But business leaders introducing new workplace software still have fear of change to contend with. This week it was revealed that more than six in 10 (61%) employees think the pace of change in technology is too fast, according to the 2020 Edelman Trust Barometer, which is based on a survey of 34,000+ respondents in 28 markets. It also found that more than half (53%) of employees worry about job losses due to automation, and 58% due to lack of skills or training.
Clearly, as it evolves, workplace software will need to work hard to improve productivity through automation, engage remote employees and better replicate office culture, while still being as intuitive and easy to use as smartphone apps.
Here, five business leaders share their wish lists for the digital workplace over the next decade:
Prioritize mental wellbeing
“Digital work never ends. A construction crew can stand back and admire the project they just finished, lawyers can close a case, and teachers can send kids home for the summer. But digital workers will always have one more email to send, one more campaign to run, or one more line of code to write. With no sense of finality and endless to-do lists, workers risk becoming exhausted.”
Filev thinks it will therefore be critical for employee wellness that the digital workplace allows both task prioritization and more visibility for management, to make sure teams aren’t overloaded. He explains: “Workers need to sit down in the morning and clearly understand how to invest their time, and what the impact will be. Work management tools can protect worker’s mental wellness, and help them find balance and purpose.”
Improve communication intimacy
Sharon Koifman, founder of 100% remote recruitment agency DistantJob, hopes the future virtual workplace will better replicate the office experience.
He explains: “Pretty much all our discussions happen through webcam, because it is a lot more intimate than chatting or email, but current technology is still not intimate enough. Right now we are starting to see technologies–like Facebook VR and even holograms–that make you feel more like the person is in the same room as you are. I wish we could have this technology applied to the conference room.”
Koifman also misses the social aspect of an office. He says: “Last month my team played a virtual version of Cards Against Humanity. It was a great activity that was let down by the UX of the software and the capacity to interact with the other players; the final experience left a lot to be desired. So, I’m researching and investing in finding social tools that will give people the ability to play and interact with each other as if they were in the same room.”
Decentralize all processes
Rodolphe Ardant, CEO of spend management software Spendesk, says the downside of more digital, more remote and less centralized workforces–with institutional knowledge spread all over the world–is that some basic tasks can take longer. As such, he wants tools and technology that will decentralize processes, and make simple actions, like requesting leave or viewing payslips, accessible to all without extra training.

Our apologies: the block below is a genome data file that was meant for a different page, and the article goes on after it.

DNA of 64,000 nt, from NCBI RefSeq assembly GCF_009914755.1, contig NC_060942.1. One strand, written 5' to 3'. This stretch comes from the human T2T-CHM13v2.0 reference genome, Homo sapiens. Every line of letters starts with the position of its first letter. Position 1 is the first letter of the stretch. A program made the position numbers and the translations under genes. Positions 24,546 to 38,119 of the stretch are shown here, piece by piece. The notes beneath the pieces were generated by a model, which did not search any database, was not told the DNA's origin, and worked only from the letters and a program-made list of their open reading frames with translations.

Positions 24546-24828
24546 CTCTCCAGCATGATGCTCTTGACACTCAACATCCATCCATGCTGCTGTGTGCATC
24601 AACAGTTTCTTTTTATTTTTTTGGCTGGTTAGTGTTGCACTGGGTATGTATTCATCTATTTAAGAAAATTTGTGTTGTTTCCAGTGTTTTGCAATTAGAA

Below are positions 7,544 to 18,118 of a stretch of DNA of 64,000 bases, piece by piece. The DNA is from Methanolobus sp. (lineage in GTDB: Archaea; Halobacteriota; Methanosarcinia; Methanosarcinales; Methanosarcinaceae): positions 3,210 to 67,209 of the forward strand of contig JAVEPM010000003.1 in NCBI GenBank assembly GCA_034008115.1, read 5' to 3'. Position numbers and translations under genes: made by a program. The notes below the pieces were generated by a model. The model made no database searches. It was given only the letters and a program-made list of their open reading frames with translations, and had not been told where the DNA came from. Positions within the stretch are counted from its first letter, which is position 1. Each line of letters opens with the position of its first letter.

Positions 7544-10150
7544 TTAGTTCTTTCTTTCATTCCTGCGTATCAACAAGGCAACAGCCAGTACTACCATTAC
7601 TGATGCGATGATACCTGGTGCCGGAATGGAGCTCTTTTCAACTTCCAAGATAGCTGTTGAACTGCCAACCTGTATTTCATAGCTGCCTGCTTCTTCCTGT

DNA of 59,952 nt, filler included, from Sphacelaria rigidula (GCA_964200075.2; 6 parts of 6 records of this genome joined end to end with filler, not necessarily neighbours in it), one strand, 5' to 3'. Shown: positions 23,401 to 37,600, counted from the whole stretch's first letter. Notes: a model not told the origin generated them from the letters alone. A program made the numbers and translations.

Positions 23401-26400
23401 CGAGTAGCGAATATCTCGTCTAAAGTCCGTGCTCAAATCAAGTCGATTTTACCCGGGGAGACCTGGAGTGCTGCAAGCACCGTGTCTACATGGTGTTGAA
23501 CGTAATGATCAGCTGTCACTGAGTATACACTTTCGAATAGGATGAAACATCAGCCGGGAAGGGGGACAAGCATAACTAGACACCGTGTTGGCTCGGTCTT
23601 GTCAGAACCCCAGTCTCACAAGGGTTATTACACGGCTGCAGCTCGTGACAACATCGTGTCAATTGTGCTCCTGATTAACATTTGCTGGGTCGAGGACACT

He adds: “It’s important these tools make employees’ lives easier without jeopardizing security or removing control from managers. So, when you digitize processes, you also need to make sure that managerial controls are built in, budgets and approvals are tracked smoothly, and every single step is recorded somewhere. This way everyone can move quickly and efficiently, but you’re not risking the safety of the business.”
Minimize constant distractions
Ebrahimi explains: “Currently, too many well-intentioned collaboration tools are causing interruptions. According to one study, the average employee can’t go six minutes without checking email or instant messages, while another study found that 40% of workers never get 30 minutes of focused time in a workday due to constant interruptions from communication tools. Seamless interoperability of our digital workplaces will reduce interruptions from switching between applications.”
She also thinks that cognitive collaboration like AI transcription and virtual assistants will empower workers to manage their time better and work smarter.
Fairly measure productivity
A major focus for Shufti Pro, an AI-based identity verification service, is employee retention and growth. It uses an app to track staff hours logged and tasks completed. But CEO Victor Fredung says, in future, they will be looking for more efficient ways of measuring productivity remotely and rewarding employees accordingly.
Fredung thinks increased usage of digital tools and technologies will give businesses the option to measure employee output in new ways and gain richer data-driven insights so they can enhance the workplace by incentivizing those people with in-demand skills.